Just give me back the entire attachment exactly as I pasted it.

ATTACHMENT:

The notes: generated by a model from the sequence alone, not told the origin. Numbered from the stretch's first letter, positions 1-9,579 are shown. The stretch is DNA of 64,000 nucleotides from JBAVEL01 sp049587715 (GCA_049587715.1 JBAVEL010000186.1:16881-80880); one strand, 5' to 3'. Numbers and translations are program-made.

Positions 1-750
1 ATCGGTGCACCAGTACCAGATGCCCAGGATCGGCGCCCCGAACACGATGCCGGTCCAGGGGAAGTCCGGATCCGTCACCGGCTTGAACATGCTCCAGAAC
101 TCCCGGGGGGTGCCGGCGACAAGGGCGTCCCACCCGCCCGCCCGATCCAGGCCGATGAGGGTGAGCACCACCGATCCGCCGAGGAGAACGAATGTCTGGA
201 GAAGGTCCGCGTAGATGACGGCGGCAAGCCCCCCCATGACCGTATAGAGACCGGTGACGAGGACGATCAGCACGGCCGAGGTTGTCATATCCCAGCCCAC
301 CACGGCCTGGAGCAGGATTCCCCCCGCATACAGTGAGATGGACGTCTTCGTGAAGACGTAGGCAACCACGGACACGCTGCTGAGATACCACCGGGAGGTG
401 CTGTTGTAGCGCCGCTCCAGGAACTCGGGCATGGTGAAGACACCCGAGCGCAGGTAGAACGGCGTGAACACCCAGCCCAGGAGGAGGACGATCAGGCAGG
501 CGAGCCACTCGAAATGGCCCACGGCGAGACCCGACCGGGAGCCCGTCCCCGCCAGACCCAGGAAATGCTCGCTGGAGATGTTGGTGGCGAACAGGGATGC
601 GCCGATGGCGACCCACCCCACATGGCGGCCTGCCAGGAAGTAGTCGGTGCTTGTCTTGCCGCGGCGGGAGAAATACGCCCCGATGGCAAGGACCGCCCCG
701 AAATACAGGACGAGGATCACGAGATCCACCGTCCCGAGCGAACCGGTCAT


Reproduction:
The notes: generated by a model from the sequence alone, not told the origin. Numbered from the stretch's first letter, positions 1-9,579 are shown. The stretch is DNA of 64,000 nucleotides from JBAVEL01 sp049587715 (GCA_049587715.1 JBAVEL010000186.1:16881-80880); one strand, 5' to 3'. Numbers and translations are program-made.

Positions 1-750
1 ATCGGTGCACCAGTACCAGATGCCCAGGATCGGCGCCCCGAACACGATGCCGGTCCAGGGGAAGTCCGGATCCGTCACCGGCTTGAACATGCTCCAGAAC
101 TCCCGGGGGGTGCCGGCGACAAGGGCGTCCCACCCGCCCGCCCGATCCAGGCCGATGAGGGTGAGCACCACCGATCCGCCGAGGAGAACGAATGTCTGGA
201 GAAGGTCCGCGTAGATGACGGCGGCAAGCCCCCCCATGACCGTATAGAGACCGGTGACGAGGACGATCAGCACGGCCGAGGTTGTCATATCCCAGCCCAC
301 CACGGCCTGGAGCAGGATTCCCCCCGCATACAGTGAGATGGACGTCTTCGTGAAGACGTAGGCAACCACGGACACGCTGCTGAGATACCACCGGGAGGTG
401 CTGTTGTAGCGCCGCTCCAGGAACTCGGGCATGGTGAAGACACCCGAGCGCAGGTAGAACGGCGTGAACACCCAGCCCAGGAGGAGGACGATCAGGCAGG
501 CGAGCCACTCGAAATGGCCCACGGCGAGACCCGACCGGGAGCCCGTCCCCGCCAGACCCAGGAAATGCTCGCTGGAGATGTTGGTGGCGAACAGGGATGC
601 GCCGATGGCGACCCACCCCACATGGCGGCCTGCCAGGAAGTAGTCGGTGCTTGTCTTGCCGCGGCGGGAGAAATACGCCCCGATGGCAAGGACCGCCCCG
701 AAATACAGGACGAGGATCACGAGATCCACCGTCCCGAGCGAACCGGTCAT